Ruthie Garibay and Stuart Johnson fell in love through music, a passion they continue as rock duo Feisty Heart

By Michael Aushenker

Feisty Heart’s Stuart Johnson and Ruthie Garibay during an earlier show at TRiP

Feisty Heart’s Stuart Johnson and Ruthie Garibay during an earlier show at TRiP

The passion was there well before Ruthie Garibay and Stuart Johnson became an item.

As the now appropriately named rock duo Feisty Heart, they will share the fruits of their musical collaboration on Friday night at TRiP.

Formed in the Venice Beach cottage that longtime local Johnson and Michigan-raised Garibay share, Feisty Heart traces its genesis in 2008 to a jazz band in which Johnson drummed and Garibay sang back-up vocals.

“I’d listen to her play her songs in various incarnations and get ideas on how to produce them,” said Johnson.

As Feisty Heart, he plays bass with his hands and drums with his feet while Garibay sings and plays guitar.

“People tell us ‘I can’t believe how much music you’re getting with only two people playing up there,’” said Johnson, who eschews the “singer-songwriter” tag, likening his duo to minimalist rock groups such as The White Stripes.

Garibay’s original compositions include “John Muir,” inspired by stints as a camp counselor in the Sequoias; “Circles,” about “human behavior, repeated history,” she said; and “Las Vegas,” a double-edged commentary on Sin City.

“I’m really good at starting things, and he’s really good at finishing — which means he spends a lot more time on the computer engineering than I do, but we make a good team,” Garibay wrote on the band’s website.

She began dating Johnson a little over a year into their creative union, finds inspiration for her songs from the likes of Led Zeppelin, The Rolling Stones, Donovan, Melanie Saska and Heart.

Kentucky native Johnson, a working musician since age 15, was known as “Stix Johnson” in his high school marching band and grew up digging crooners Frank Sinatra, Tony Bennett and Mel Torme.

“I was never a rock guy or punk guy or power-pop guy,” Johnson said. “Whether it’s Vince Guaraldi [in the “Peanuts” Christmas special] or Kermit the Frog singing ‘It’s Not Easy Being Green,’ if you’re moved by something … [it’s legitimate].”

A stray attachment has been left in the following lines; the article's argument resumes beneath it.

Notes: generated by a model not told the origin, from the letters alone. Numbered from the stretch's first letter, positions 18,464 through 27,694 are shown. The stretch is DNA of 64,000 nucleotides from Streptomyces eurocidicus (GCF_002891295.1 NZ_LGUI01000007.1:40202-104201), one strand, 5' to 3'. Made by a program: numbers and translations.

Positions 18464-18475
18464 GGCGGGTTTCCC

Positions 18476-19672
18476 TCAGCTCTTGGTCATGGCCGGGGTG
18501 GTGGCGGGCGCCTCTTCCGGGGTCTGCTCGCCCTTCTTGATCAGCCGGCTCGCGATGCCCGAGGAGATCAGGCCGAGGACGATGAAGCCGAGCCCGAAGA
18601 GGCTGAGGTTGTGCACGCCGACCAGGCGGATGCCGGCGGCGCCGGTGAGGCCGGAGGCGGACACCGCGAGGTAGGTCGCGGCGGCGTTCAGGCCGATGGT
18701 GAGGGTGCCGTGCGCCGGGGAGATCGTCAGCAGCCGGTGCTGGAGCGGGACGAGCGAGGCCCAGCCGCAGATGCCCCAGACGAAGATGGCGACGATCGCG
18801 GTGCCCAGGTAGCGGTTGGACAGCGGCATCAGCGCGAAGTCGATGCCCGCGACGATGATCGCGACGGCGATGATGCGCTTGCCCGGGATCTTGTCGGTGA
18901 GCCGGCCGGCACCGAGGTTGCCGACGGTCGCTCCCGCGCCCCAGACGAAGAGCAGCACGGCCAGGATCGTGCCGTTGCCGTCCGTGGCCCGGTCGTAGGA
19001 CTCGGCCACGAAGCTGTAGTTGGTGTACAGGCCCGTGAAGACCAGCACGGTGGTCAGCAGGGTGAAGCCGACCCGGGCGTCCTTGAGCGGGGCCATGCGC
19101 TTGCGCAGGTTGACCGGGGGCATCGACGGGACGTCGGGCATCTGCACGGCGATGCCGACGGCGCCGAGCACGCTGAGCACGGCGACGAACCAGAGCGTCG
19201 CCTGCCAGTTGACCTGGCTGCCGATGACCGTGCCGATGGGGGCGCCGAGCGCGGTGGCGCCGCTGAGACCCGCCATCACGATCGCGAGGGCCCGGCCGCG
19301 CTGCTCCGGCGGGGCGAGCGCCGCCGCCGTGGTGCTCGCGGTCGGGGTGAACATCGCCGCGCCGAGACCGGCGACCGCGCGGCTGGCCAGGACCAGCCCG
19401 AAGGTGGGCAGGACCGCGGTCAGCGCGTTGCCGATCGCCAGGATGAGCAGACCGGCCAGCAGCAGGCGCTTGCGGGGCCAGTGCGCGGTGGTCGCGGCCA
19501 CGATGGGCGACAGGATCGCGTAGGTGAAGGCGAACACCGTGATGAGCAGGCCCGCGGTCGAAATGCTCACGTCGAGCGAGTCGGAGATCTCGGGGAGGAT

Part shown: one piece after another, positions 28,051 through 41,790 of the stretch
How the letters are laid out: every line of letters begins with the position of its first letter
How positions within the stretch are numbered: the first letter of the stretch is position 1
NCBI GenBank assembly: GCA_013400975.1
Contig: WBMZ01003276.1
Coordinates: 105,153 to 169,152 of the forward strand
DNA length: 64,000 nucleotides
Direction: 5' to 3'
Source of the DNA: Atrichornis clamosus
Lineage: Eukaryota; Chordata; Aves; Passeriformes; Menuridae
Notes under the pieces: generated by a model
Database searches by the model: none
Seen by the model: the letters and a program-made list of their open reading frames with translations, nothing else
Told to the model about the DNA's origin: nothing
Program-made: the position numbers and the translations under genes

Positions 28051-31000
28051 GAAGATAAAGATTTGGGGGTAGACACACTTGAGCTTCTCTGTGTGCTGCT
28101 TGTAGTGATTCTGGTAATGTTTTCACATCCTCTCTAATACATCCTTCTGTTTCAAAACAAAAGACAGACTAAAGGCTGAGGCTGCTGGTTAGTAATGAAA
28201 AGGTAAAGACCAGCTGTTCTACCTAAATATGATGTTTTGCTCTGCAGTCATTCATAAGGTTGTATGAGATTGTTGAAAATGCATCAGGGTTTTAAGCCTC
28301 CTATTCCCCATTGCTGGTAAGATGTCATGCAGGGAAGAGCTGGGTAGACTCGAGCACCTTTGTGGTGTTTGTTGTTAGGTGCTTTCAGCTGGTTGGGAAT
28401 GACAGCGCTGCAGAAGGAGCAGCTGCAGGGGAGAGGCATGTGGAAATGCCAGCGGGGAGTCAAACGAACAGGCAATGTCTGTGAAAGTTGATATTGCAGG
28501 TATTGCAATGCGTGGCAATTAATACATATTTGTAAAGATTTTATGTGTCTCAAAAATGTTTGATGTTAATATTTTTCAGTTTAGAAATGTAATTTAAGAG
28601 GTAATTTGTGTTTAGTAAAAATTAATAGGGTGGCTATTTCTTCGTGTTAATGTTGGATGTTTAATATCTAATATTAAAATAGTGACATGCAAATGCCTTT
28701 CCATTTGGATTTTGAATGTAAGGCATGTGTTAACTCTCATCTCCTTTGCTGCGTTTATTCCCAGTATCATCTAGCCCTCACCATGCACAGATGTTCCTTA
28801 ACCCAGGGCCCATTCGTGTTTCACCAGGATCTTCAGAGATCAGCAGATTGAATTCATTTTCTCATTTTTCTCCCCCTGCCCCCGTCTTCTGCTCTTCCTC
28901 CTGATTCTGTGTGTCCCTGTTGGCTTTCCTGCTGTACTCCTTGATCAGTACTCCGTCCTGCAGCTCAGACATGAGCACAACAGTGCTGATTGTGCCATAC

Johnson’s music career blossomed in the mid-1990s when he appeared on late-night talk shows after drumming on the Matthew Sweet albums “100 Percent Fun” and “Blue Sky on Mars.”

He also played a Junior Brown gig at the now-defunct West L.A. joint Jack’s Sugar Shack where he witnessed a fight break out by the pool table. It turned out to be the cast of “Dazed and Confused,” years after the 1993 Rich Linklater film’s release.

“I wound up talking to Matthew McConaughey with a split lip,” Johnson recalled.

When Johnson eventually ran into McConaughey again at a Laurel Canyon party and McConaughey recalled trying to break up that fight, another partier overheard their conversation. Interjecting “I was there that night, too,” was McConaughey’s “Dazed” co-star, Ben Affleck.

One night in the mid-1990s while backing Sweet at McCabe’s Guitar Shop in Santa Monica, The Bangles’ front woman Susanna Hoffs sat in onstage. Hoff’s pal, actor Mike Myers, was in the audience and invited Sweet, Hoffs and Johnson to jam at his house. That session and a star-studded Viper Room follow-up performance evolved into songs Hoffs and Johnson played as the house band in 1997’s “Austin Powers: International Man of Mystery,” directed by Hoffs’ husband, Jay Roach. The band returned in the second sequel, 2002’s “Austin Powers in Goldmember,” performing the ode to Powers’ father (Michael Caine), “Daddy Wasn’t There.”

Johnson has also drummed for the New Radicals and backed John Doe of the seminal L.A. punk band X on several solo records and world tours.

Johnson, who has lived in Venice for 22 years, said he and Garibay love playing the Westside.

“We want our friends to come see us,” she said.

Feisty Heart plays at 8 p.m. Friday at TRiP, 2101 Lincoln Blvd., Santa Monica. No cover. Call (310) 398-9010 or visit